by Helen Bluesky

I walked the halls of my old friend's home;
it sang more of my childhood than did my own.

The walls were heavy with the smell of damp and coal,
but bright and lively with memories; our childhood of old.

Amplifying the laughter of children and buried shoes,
that pattern paved their way; away from troubling news.

Then for supper, upside-down laundry tubs – they are our stool at the table,
'if we fits, we sits' and all nine of us are able.

Endless riches of unconditional love meet you at Greenhill's home,
Friendship, sanctuary and mischief, deep set within each stone.

It is a safe-house of rest when your heart is exhaust,
The door always open, a home for the lost.

©Helen Bluesky, 2023

This poem was longlisted as part of the Kinship: Poems Exploring Belonging project. Click here to find out more about the project, and other poems on the longlist here.


Concepts of belonging and community have constantly evolving definitions, and have been at the centre of fierce debate in recent years. The first twenty-three years of the new millennium have seen a rise in rhetoric aimed at those without the voice to argue back, and waves of toxic abuse have proliferated – and genocide. How relevant, then, to unite and raise our voices, to celebrate the rich tapestry of humanity, and to explore the labels we use to identify and express ourselves.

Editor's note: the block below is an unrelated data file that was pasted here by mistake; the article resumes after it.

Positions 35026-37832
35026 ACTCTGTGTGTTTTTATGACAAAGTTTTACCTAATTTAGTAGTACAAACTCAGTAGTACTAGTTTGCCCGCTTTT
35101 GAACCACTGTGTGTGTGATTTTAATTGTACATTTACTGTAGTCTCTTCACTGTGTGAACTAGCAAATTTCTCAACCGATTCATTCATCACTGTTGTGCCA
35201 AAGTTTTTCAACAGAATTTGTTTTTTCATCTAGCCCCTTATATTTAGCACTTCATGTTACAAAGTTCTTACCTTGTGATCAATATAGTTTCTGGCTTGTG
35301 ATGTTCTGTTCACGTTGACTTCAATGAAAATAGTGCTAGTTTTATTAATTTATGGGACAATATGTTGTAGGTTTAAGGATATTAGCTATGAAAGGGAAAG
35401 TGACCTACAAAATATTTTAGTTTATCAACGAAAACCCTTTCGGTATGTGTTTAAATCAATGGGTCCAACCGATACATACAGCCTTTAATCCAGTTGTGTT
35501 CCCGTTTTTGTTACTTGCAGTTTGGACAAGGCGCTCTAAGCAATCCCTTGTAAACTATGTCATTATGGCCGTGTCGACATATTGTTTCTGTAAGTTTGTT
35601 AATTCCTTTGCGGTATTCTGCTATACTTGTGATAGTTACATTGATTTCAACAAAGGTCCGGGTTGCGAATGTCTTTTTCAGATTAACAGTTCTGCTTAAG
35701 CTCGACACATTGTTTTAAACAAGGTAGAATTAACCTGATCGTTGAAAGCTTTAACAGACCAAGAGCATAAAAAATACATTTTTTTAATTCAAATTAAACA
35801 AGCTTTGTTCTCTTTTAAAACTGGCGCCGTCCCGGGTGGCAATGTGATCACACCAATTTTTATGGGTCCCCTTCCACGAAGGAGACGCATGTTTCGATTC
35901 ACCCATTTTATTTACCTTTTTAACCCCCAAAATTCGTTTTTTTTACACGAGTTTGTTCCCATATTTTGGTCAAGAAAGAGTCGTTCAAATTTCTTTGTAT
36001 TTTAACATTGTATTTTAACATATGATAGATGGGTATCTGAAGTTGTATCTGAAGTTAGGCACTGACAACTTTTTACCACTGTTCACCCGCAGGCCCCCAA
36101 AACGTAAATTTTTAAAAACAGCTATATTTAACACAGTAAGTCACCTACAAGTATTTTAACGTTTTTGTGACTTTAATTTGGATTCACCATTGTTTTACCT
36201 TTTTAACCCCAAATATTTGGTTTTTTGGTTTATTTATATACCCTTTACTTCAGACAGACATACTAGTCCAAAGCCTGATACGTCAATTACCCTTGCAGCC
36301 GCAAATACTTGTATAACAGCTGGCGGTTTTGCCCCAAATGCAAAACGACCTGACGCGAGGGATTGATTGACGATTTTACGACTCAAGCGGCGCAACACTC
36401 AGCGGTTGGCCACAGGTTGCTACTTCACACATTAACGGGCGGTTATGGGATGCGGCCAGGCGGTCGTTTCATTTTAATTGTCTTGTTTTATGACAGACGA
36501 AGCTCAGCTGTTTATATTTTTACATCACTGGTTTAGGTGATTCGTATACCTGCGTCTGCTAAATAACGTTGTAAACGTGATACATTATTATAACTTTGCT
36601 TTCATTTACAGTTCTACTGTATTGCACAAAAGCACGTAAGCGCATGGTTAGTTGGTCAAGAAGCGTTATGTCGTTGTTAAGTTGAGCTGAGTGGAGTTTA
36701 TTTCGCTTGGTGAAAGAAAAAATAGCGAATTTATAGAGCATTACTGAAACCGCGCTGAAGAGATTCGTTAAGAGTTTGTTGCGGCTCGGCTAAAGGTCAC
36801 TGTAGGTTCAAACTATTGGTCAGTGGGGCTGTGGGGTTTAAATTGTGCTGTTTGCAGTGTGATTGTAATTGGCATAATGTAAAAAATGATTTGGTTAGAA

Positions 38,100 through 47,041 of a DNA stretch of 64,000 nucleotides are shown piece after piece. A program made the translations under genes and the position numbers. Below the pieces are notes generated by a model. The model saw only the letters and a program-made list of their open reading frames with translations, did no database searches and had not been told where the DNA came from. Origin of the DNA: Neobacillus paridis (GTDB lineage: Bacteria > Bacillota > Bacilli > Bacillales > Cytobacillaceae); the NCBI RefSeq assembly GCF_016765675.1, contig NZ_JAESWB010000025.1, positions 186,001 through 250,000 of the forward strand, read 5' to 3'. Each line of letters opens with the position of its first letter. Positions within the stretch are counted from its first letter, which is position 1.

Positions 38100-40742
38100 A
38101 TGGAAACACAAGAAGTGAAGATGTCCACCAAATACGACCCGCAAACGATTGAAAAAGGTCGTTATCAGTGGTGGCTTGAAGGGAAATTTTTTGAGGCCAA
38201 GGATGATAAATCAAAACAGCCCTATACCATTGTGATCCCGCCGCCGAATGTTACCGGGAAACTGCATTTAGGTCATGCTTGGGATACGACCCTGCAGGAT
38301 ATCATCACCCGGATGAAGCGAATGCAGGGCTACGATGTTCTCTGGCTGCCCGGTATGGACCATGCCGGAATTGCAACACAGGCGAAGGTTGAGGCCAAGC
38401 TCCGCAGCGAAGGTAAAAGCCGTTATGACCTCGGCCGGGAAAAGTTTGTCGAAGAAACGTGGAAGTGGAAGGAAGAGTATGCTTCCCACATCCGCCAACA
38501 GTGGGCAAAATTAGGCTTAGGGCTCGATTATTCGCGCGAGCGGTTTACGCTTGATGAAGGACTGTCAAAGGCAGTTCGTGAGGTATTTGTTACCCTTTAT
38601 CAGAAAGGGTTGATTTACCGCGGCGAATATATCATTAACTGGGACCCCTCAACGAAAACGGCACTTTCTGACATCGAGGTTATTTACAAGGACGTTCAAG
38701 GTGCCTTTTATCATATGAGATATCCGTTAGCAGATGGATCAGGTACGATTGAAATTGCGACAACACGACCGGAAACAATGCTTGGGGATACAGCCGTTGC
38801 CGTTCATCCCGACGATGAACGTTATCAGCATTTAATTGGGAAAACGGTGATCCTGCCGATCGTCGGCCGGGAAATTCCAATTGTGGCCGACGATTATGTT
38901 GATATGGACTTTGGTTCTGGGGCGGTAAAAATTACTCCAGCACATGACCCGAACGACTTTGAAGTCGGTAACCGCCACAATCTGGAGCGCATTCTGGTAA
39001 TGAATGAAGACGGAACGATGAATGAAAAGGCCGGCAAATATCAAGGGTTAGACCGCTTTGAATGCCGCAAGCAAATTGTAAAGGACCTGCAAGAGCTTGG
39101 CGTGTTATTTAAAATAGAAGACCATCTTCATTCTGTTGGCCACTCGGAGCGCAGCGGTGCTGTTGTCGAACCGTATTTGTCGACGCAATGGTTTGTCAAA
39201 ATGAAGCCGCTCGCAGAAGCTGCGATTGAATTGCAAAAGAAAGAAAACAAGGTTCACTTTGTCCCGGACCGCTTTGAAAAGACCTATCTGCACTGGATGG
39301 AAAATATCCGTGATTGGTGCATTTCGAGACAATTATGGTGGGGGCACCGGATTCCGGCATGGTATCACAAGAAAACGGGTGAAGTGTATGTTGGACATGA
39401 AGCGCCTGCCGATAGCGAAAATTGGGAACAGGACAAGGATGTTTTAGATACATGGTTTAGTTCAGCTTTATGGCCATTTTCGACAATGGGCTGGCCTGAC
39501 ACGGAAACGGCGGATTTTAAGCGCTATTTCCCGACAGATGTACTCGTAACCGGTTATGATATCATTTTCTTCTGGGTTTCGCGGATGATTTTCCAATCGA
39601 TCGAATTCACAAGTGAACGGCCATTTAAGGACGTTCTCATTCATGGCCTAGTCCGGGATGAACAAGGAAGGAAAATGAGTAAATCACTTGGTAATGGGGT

Kinship is a poetry anthology that seeks to provide a platform for marginalised voices, and to celebrate the great diversity and rich variation in the identities of people from around the world and from a huge cross-section of walks of life.

Click here for the anthology of shortlisted poems.